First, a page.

"All four freshman first off are doing some pretty good things. Probably the most impressive kid, at least off the firs few days of practice, has been Mykenna Ikehara - just really strong kid, understands leverage, smart - doing a really good job," said Denbrock. "Right up and down the line, Drew Schaefer - very very good football player. He's going to play a lot of football here before he's done. Terence Thomas is working his tail off and getting better every day. Allen Carroll has all of the physical tools that you'd ever want in an offensive lineman. We've got a really good batch of young guys there that I think are really going to show up here in the next year."

White-Frisbee shared in Denbrock's sentiments, noting the tenacity of the true freshman.

"The thing I like about them, is that they might not know what they're doing, but they just want to hit somebody," explained White-Frisbee. "They're not out there being tentative at all. They're a bunch of big bullies - I like them. They're doing very well and they're going to be very successful here."

White-Frisbee came to Montlake with intentions of playing on the defensive line, where he did his freshman season. Since then though, nagging injuries have forced him to switch to the offensive line, back to the defensive line and finally back to the offensive line for his final season with the Huskies. Lately though, White-Frisbee has been playing extremely well, working his name into discussions of starting linemen.

"Jordan White-Frisbee has done very well. He has been, at times, very impressive," expressed Willingham. "The power that he brings to that position is just amazing. He really has some impact there and can move people and do some things. He's still learning a great deal and improving, but he has been pretty good.

"I'd probably say more involved with injury as much as anything else, and that's been kind of a stubborn, painful one over his career that really hasn't allowed him to progress the way that you'd like him to," responded Willingham when asked why White-Frisbee hasn't played more during his career. "But this is probably as good of a stretch as he's had, kind of being semi-healthy. The combination of being semi-healthy and having an opportunity to get into one position is, I think, allowing him to surge."

White-Frisbee had a simple answer when asked why he has been able to persevere through injuries and position changes.

"I just love the game," he said. "I'm not really good at much else. Just dominating another human being, that's about it. I like dominating people."

If the Huskies are to have a successful season, the offensive linemen will need to take charge and act as leaders - something they are quite aware of.

"Any offensive line that's worth anything has to sort of be the leader on the offense," explained Bulyca. "Nobody really recognizes us much for anything that we do, but that's fine with me as long as we go out and do our job. All of the guys on the team know that we're out there working hard. We have to lead the way, because we're in the trenches, and games are won and lost there."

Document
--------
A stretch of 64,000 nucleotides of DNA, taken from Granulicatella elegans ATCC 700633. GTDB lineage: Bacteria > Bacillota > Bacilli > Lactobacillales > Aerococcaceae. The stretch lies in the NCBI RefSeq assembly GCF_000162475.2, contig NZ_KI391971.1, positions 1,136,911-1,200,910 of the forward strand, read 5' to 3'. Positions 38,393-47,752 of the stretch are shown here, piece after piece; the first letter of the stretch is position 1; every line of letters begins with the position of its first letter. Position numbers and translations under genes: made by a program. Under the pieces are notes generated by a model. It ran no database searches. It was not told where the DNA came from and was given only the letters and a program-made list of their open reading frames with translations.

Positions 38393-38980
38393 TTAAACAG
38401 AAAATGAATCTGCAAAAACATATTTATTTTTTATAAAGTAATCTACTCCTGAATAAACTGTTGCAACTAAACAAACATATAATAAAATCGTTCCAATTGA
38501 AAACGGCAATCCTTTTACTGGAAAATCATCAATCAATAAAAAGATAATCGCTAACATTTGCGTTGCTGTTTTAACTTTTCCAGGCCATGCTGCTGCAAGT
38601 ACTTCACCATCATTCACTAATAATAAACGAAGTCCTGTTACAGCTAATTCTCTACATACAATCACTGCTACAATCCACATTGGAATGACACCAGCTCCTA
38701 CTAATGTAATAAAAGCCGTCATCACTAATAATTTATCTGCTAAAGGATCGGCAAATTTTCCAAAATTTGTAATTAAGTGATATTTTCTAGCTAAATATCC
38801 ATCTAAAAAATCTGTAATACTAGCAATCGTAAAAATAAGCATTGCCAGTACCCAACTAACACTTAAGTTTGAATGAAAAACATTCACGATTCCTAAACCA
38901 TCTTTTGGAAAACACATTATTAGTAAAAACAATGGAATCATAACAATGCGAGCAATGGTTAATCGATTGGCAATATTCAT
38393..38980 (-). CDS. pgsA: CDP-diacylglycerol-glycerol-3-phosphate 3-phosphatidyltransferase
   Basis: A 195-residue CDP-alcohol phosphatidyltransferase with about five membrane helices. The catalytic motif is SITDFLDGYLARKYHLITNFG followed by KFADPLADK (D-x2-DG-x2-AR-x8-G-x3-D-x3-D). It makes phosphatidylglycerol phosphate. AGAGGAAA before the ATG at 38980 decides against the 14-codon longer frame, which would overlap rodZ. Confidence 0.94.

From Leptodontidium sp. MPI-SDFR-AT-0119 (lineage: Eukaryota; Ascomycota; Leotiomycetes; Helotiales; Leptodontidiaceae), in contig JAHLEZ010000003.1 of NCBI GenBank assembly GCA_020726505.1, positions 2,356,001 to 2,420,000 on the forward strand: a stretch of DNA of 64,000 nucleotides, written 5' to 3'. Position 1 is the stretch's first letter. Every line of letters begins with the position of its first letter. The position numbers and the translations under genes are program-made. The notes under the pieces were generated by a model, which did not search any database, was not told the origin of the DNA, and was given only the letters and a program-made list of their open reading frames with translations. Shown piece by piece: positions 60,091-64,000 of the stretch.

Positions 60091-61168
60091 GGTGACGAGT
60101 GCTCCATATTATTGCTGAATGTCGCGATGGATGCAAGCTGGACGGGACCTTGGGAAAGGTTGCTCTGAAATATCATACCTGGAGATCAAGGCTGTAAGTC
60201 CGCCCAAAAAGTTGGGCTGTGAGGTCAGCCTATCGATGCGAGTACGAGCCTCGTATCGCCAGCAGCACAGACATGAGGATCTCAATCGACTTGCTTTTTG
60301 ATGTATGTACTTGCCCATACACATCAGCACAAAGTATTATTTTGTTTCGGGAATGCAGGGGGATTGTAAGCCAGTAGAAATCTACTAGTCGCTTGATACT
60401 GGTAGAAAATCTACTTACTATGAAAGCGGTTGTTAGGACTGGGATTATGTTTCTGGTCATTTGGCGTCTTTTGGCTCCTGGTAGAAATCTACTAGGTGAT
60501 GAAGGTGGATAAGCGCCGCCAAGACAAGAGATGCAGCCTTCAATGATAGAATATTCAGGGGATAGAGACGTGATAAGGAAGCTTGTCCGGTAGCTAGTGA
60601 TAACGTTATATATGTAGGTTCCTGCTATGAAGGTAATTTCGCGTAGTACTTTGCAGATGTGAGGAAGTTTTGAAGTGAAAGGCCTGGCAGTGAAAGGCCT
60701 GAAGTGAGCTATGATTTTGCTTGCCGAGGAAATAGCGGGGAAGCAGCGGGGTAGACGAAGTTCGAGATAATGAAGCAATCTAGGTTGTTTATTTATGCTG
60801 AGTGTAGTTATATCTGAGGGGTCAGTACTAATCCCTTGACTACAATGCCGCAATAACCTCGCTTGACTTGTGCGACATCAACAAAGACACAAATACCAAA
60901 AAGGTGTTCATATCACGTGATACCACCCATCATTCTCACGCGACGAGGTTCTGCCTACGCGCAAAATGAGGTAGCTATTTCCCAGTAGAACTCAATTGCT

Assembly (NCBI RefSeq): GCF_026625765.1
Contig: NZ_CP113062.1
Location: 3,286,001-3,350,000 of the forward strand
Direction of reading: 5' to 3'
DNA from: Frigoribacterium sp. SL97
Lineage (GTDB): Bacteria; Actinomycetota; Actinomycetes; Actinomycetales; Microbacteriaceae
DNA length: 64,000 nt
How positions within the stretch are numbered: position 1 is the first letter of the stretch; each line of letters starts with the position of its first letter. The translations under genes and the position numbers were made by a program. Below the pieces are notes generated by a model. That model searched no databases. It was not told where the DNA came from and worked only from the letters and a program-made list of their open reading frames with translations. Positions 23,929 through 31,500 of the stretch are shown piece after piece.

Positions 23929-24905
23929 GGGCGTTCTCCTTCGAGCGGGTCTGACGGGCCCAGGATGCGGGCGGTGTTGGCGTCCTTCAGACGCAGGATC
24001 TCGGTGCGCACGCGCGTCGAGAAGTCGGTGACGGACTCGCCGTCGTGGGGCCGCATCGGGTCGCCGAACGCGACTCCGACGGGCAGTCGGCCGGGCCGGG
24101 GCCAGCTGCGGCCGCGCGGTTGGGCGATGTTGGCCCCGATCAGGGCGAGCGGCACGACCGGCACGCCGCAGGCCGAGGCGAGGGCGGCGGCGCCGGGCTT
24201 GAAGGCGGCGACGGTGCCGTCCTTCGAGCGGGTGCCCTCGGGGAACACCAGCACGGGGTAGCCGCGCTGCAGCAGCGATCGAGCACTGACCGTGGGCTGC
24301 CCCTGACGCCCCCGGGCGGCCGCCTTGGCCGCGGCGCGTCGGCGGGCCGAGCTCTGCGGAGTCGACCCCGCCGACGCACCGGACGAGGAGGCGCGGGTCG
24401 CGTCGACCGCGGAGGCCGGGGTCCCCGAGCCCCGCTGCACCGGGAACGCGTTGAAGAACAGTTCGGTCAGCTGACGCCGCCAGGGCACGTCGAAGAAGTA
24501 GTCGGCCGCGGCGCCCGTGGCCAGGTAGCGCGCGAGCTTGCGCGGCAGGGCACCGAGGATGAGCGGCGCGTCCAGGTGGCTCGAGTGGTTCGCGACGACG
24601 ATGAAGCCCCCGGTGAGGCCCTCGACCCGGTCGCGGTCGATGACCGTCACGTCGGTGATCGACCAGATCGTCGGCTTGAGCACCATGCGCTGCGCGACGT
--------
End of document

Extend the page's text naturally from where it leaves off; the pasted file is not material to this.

Denbrock knows his line, especially with the youth at the skill positions, must step up and give it their all, each and every game.

"I think it's everything. That's our role that we've kind of taken upon ourselves. It's something we're taking a great deal of pride in," expressed Denbrock of taking a leadership role. "I think for our offense to be successful, we've got to be playing at our best all of the time. We need to take pressure off the younger guys on our offense by what we do and how we do our work. We're taking that to heart, and the kids are focused on that and doing a good job with it."

Like his position coach, Garcia spoke of helping out the younger players.

"We know that the strength of our team is the offensive line. Our best defense is us right now. We know when we take the field, we've got to open those holes," said Garcia. "We've got to take the majority of the pressure off the quarterback and the young guys. They've just got to contribute as much as they can, whatever it is, and the rest is on us. We've accepted that challenge and we're going to take it on."

When its all said and done, the offensive line must work as one unit to be successful. However, when you really break it down, it's the left tackle position that is often considered to be the most important on the entire line. Junior Ben Ossai loves being given the responsibility of covering Locker's blind side.

"It's nice saying you play left tackle, and it's even better when you back it up. I've been going against some of the best players since my redshirt freshman season, and a lot of them are now in the league [NFL]," explained Ossai. "I like saying that I've gone against these guys and held my own when I was a smaller guy. Now, being one of the bigger guys, stronger guys on the offensive line, it's nice knowing I can go up against anybody."

If the 2008 Huskies succeed, it will largely be because of the play of the front five.

"That's what the life of a lineman is all about. It's about putting the load on your back - you've just got to bare it," said Willingham. "You've got to take it and you've got to run with it. You're basically carrying the load for the whole team."

Will Washington's front five carry the load? Time will tell.